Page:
We developed an analytic framework (Supplement 1, available at www.annals.org) and key questions (Table 1 of Supplement 2, available at www.annals.org) that guided the review. Detailed methods and additional results are publicly available in our full evidence report

Results

We included 78 published articles that reported on 56 studies Figure 1.

Direct Evidence That Screening Reduces Ipsilateral Stroke

We found no eligible studies that provided evidence on whether screening reduced ipsilateral stroke.

Accuracy and Reliability of Duplex Ultrasonography

We included 3 meta-analyses 27–29 and 1 fair-quality primary study 30 (Table 5 of Supplement 2). The most recent good-quality meta-analysis 28 included 47 studies published through 2003 that used digital subtraction angiography as the reference standard. It reported sensitivity and specificity for detecting stenosis of 50% or greater (1716 participants) of 98% (95% CI, 97% to 100%) and 88% (CI, 76% to 100%), respectively. Sensitivity and specificity for detecting stenosis of 70% or greater (2140 participants) were 90% (CI, 84% to 94%) and 94% (CI, 88% to 97%). Using data from this meta-analysis, the last evidence report for the U.S. Preventive Services Task Force estimated the sensitivity and specificity for detecting stenosis of 60% or greater as 94% and 92%, respectively 31. The meta-analysis reported wide, clinically important variation in measurement properties among laboratories 28. The findings of the other meta-analyses were generally consistent with these results, but specificity in the primary study was lower (66% for detecting CAS of 70% to 99% [95% CI, 63% to 71%]; 503 participants) 30. Additional results are provided in our full report 14.

Benefits of CEA or CAAS Beyond Medical Therapy

We included 3 RCTs (Table 10 described in 12 publications 32–43 that compared CEA with medical therapy and 3 systematic reviews described in 5 publications 31, 44–47. We found no eligible studies that compared CAAS with medical therapy and no studies that compared CEA with current standard medical therapy.

The ACAS (Asymptomatic Carotid Atherosclerosis Study) and the VACS (Veterans Affairs Cooperative Study) were conducted in North America; the ACST (Asymptomatic Carotid Surgery Trial) involved 30 countries, primarily in Europe. Medical therapy varied across trials and was often not clearly defined or standardized. Surgeons with a history of low complication rates were selected. They submitted records of their last 50 cases or previous 24 months of experience with CEA and were selected on the basis of review by a committee or morbidity and mortality rates less than 3%.

Our meta-analyses found that fewer persons treated with CEA had perioperative stroke or death or subsequent ipsilateral stroke, perioperative stroke or death or any subsequent stroke, any stroke or death, nonperioperative ipsilateral stroke, and any nonperioperative stroke than those in medical therapy groups (Table 2 and Figure 2). For all-cause mortality, we found no significant difference. Results for sensitivity analyses using profile likelihood methods were very similar to those of our main analyses, with only minor variation in width of CIs (Table 2).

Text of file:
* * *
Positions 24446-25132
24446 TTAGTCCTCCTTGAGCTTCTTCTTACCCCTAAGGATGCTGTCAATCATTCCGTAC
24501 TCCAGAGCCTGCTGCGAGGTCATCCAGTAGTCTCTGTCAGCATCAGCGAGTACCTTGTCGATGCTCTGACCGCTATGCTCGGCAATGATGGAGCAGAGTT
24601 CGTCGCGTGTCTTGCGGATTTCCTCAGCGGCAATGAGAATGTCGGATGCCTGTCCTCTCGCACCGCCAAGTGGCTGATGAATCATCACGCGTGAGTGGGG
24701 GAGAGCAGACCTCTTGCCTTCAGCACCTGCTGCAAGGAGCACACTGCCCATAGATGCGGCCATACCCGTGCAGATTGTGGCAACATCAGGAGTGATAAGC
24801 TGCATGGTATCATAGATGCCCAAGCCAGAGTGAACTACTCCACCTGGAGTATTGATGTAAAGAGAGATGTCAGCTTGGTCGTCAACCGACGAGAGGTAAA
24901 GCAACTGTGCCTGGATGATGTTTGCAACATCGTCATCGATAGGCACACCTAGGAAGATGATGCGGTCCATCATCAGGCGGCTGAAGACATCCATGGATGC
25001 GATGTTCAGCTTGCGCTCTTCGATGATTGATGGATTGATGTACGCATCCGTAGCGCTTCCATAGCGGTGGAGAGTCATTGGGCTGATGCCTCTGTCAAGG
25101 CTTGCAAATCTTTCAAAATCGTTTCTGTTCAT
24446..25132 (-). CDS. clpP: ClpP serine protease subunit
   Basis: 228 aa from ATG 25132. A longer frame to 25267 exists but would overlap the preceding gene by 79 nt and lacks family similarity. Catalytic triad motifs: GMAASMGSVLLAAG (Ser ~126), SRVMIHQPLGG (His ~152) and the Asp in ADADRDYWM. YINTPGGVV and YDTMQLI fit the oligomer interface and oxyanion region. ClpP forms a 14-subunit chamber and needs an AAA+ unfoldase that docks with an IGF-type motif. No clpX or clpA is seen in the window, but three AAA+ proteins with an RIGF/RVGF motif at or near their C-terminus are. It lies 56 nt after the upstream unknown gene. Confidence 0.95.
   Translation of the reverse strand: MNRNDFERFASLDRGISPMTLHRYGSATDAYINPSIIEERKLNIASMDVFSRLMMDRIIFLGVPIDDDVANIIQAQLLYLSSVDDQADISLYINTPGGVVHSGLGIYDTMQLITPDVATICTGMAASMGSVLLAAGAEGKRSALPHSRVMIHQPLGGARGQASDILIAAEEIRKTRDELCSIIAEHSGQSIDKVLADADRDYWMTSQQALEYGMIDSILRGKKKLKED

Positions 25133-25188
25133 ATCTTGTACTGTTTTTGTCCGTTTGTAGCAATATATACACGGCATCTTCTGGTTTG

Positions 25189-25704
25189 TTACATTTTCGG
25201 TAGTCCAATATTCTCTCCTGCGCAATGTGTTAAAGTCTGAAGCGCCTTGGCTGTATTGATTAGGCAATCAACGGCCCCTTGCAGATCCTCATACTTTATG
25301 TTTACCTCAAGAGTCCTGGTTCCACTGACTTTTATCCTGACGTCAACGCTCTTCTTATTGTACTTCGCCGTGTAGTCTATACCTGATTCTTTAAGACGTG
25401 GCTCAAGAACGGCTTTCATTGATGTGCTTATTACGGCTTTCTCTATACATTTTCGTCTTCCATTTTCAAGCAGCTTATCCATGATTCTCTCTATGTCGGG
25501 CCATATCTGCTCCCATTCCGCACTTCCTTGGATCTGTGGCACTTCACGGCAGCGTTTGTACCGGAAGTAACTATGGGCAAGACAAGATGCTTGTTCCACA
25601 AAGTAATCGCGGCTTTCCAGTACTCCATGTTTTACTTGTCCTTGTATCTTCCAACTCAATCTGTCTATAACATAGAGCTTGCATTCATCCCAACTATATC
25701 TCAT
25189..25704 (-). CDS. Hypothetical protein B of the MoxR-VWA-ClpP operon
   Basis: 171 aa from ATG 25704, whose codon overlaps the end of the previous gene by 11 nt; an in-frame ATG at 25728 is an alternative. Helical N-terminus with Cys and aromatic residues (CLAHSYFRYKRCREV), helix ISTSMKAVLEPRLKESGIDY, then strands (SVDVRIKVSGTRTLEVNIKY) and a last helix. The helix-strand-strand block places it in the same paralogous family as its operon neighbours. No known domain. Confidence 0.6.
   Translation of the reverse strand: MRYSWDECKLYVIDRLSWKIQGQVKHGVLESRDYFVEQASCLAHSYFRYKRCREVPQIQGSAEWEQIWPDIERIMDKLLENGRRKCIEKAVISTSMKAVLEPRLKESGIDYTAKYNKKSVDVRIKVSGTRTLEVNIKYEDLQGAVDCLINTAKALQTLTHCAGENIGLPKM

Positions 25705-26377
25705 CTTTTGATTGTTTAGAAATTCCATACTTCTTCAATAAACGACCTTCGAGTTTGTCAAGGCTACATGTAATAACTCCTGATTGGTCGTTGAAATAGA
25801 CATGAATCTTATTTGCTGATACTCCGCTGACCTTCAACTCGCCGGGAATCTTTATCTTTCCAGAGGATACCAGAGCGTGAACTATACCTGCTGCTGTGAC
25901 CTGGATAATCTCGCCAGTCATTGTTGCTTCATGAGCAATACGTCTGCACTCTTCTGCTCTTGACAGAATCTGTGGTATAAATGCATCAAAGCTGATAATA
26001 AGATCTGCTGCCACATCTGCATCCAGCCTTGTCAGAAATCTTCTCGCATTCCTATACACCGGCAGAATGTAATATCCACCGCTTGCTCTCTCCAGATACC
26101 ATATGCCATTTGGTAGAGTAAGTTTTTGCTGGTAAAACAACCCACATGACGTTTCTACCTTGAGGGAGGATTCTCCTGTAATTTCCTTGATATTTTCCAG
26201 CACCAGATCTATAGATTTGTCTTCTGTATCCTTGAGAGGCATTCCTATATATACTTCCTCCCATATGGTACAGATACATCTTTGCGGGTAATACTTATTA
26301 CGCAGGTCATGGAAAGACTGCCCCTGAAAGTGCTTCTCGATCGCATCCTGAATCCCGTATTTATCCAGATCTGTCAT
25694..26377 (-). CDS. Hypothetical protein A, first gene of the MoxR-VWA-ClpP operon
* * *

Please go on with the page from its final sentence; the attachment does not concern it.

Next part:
In the ACST, more than one half (57.8% [166 of 287]) of nonperioperative strokes were disabling or fatal, and the proportional reduction in disabling or fatal stroke (relative risk, 0.61 [CI, 0.41 to 0.92]) was similar to that for any stroke (relative risk, 0.54 [CI, 0.43 to 0.68]) 37. Subgroup analyses of the ACAS showed a statistically significant reduction for men (relative risk reduction, 66% [CI, 36% to 82%]) but not for women (relative risk reduction, 17% [−96% to 65%]) for estimated 5-year rate of perioperative stroke or death and subsequent ipsilateral stroke. In the ACST, reduction in first nonperioperative stroke rate was statistically significant for both sex subgroups.

Two of the 3 systematic reviews were conducted before the most recent ACST publication 37 and thus had preliminary ACST data 31, 44. The third review compared management strategies for asymptomatic CAS and included a meta-regression to evaluate the effect of time (to reflect improvements in medical therapy) on incidence rates of stroke 46. The investigators found that the incidence rate of ipsilateral stroke was lower in studies that completed recruitment from 2000 to 2010 than those that completed recruitment in earlier years (1.1% vs. 2.4% per year; P < 0.001) 46.

Incremental Benefit of Additional Medications Beyond Current Standard Medical Therapy

We found no eligible studies that assessed benefits of additional medications beyond current standard medical therapy.

Harms Associated With Screening

Potential harms of screening include harms associated with false-positive results and harms of any confirmatory work-up, such as angiography. We found no studies on anxiety or labeling among persons with false-positive results. Two RCTs reported strokes after angiography. In the ACAS 33, 1.2% of patients (5 of 414) who had angiography had strokes; 1 patient died subsequently. In the VACS 42, 0.4% of patients (3 of 714) had nonfatal strokes after angiography.